By Rich Kozlovich
Most of this is directly quoted from the American Council on Science and Health’s Morning Dispatches of December 21 and 22, 2009. The Morning Dispatch deals with every health issue that arises, whether it is West Nile Virus or H1N1 (Swine Flu), smoking, chemical scares or any other of the host of issues we hear about in the media daily. Find out if these issues are real or merely another scare from some activist group! Hear “the rest of the story”! If anyone is interested in receiving these daily dispatches you can do so by becoming a member of ASCH.
Over the years I have heard all sorts of claims about autism and what causes it. The reality is that they don’t really know, although it has been pointed out in the past that there are clear indications of a genetic problem that may have nothing to do with environmental issues. An article in TIME reveals that “[o]ne in 110 American children are considered to fall somewhere along the autism spectrum, according to the latest report released by the federal government. … The estimate also represents a stunning 57% increase in prevalence since 2002, when health officials first began a nationwide effort to quantify the risk of autism in childhood.”
“The question is: is there really an increase or is this a matter of expanding the definition for purposes of enhanced and more accurate detection?” asks ACSH’s Dr. Elizabeth Whelan.
An article on this study in the New York Times arrived at the same question: “Prevalence estimates for these disorders have increased so sharply in recent years — to 1 in 150 in 2007, from 1 in 300 in the early 2000s — that scientists have debated whether in fact the disorder is more common, or diagnosed more often as a result of higher awareness.
‘A simple explanation is not apparent, and a true increase in risk cannot be ruled out,’ Catherine Rice, lead author of the study and a behavioral health scientist at the National Center on Birth Defects and Developmental Disabilities, said in a conference call with reporters.”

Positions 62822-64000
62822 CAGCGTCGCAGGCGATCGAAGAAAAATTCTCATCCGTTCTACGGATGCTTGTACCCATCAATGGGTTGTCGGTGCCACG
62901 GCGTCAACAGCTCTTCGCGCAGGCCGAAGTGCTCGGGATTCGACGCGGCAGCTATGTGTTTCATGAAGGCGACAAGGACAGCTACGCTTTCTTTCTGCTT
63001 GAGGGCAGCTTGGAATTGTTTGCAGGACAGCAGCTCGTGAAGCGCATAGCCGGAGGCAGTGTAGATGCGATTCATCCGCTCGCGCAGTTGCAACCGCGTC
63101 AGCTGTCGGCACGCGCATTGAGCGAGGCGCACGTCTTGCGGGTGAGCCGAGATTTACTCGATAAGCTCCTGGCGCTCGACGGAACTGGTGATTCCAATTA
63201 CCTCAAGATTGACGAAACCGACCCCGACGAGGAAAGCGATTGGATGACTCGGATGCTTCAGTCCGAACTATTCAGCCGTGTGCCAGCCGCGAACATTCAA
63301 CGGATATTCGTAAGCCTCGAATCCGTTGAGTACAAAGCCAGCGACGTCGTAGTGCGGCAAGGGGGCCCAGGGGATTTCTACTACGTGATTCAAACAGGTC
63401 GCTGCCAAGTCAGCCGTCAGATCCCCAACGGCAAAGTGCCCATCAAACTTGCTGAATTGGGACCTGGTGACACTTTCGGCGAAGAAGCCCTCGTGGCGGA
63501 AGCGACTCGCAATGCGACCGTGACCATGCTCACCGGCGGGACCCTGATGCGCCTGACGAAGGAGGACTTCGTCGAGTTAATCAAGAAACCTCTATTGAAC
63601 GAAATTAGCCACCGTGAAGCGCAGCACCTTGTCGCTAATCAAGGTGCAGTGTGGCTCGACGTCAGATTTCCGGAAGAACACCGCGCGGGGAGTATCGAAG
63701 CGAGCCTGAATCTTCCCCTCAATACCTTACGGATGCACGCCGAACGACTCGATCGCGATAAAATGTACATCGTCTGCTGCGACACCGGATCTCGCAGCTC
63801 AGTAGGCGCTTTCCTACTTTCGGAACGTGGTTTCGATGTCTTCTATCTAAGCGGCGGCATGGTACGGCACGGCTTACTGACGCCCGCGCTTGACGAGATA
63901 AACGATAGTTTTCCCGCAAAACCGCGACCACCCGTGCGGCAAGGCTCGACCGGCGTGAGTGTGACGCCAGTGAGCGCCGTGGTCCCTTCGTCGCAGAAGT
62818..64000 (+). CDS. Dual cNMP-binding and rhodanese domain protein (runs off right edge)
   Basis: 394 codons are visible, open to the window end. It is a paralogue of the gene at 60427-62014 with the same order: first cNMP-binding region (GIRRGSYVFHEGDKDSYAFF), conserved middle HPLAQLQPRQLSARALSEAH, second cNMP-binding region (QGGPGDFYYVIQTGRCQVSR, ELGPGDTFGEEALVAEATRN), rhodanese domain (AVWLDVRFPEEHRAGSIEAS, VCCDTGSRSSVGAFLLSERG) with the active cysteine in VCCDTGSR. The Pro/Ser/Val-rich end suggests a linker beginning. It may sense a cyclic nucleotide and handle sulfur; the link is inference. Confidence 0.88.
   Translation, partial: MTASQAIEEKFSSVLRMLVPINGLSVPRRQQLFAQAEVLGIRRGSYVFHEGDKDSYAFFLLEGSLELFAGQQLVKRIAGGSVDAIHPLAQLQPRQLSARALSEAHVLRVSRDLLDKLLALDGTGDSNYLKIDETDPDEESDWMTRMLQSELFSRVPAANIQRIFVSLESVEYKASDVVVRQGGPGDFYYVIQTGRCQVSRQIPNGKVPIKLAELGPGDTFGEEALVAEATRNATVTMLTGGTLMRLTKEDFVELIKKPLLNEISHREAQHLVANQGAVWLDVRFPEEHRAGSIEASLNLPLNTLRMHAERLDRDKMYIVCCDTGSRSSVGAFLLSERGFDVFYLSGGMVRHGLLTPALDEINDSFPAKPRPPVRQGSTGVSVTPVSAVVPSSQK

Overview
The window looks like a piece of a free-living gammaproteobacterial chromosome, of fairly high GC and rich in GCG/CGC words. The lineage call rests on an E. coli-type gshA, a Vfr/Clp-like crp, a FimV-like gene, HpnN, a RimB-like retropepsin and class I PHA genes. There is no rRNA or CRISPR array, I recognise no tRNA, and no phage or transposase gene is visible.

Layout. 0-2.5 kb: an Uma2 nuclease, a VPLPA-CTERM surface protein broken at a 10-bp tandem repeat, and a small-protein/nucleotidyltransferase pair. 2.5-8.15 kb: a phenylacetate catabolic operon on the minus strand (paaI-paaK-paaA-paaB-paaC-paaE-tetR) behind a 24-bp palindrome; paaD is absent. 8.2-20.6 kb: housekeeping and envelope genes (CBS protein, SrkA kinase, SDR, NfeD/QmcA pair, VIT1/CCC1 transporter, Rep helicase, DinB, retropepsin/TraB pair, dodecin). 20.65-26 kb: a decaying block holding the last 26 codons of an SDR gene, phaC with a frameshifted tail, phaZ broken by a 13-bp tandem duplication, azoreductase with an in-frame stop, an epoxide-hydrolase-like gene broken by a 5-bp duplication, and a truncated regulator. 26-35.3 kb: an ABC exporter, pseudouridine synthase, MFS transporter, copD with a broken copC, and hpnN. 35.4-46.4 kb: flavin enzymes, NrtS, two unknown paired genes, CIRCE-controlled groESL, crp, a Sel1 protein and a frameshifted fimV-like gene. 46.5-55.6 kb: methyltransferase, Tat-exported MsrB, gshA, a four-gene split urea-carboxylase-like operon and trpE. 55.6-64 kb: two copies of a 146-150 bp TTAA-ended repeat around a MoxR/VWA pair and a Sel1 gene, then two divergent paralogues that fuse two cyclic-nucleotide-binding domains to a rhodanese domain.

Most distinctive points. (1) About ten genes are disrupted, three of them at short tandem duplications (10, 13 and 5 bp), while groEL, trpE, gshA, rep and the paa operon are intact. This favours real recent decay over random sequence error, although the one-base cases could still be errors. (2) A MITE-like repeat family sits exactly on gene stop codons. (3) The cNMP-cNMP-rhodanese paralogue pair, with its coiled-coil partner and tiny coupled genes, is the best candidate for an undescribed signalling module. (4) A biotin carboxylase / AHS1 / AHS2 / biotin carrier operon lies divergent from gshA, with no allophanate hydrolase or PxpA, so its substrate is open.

“They have some good baseline data from 2002 which does seem to show that the prevalence of autism spectrum disorders is increasing, but we don’t know what the actual rate was 20 or even 10 years ago,” adds ACSH’s Dr. Gilbert Ross. “Both the frequency and the rate of increase that they’ve determined is certainly a concern. Such a devastating condition in almost one percent of American children is a big problem, and we have no idea what may be causing this disease.
“Of course, people in the so-called ‘environmental’ groups will attempt to frighten parents by saying that this tragic illness is due to exposure to environmental chemicals, but the fact is that there hasn’t been any link between environmental chemicals and autism, and there really couldn’t be any possible link since almost all of the most commonly encountered environmental chemicals have been utilized for decades, and there hasn’t been any increase in exposures. It’s the same problem with the myths about so-called ‘endocrine disruptors’ and breast cancer being linked to environmental chemicals, but unfortunately that’s how it happens with environmental activists – all they need is a rumor to impugn a chemical and make it one of their ‘facts.’”
Yesterday, MD mentioned the rise in the number of autism spectrum disorder (ASD) cases in the U.S., noting that as many as 1 in 110 children are now diagnosed with ASD. ACSH staffers wondered to what extent this rise was real, and to what extent it represents more acuity in detection, diagnosis, and data collection.
An ACSH Scientific Advisor and avid MD reader – who, incidentally, has a son with ASD – weighed in:
“I think the new numbers represent the increased awareness and higher rates of expanded-criteria diagnoses. When I went to public school, in the 1930's, I remember that in most of my classes there was at least one kid who was peculiar, who couldn't relate to his peers--and they were often bullied by their classmates. If memory serves, there were more than one in a hundred of these kids. Another factor may be that kids previously diagnosed with mental disorders are often now diagnosed as autistic: the rates of mental disorder diagnoses are going down as the rates of autism diagnoses increases.”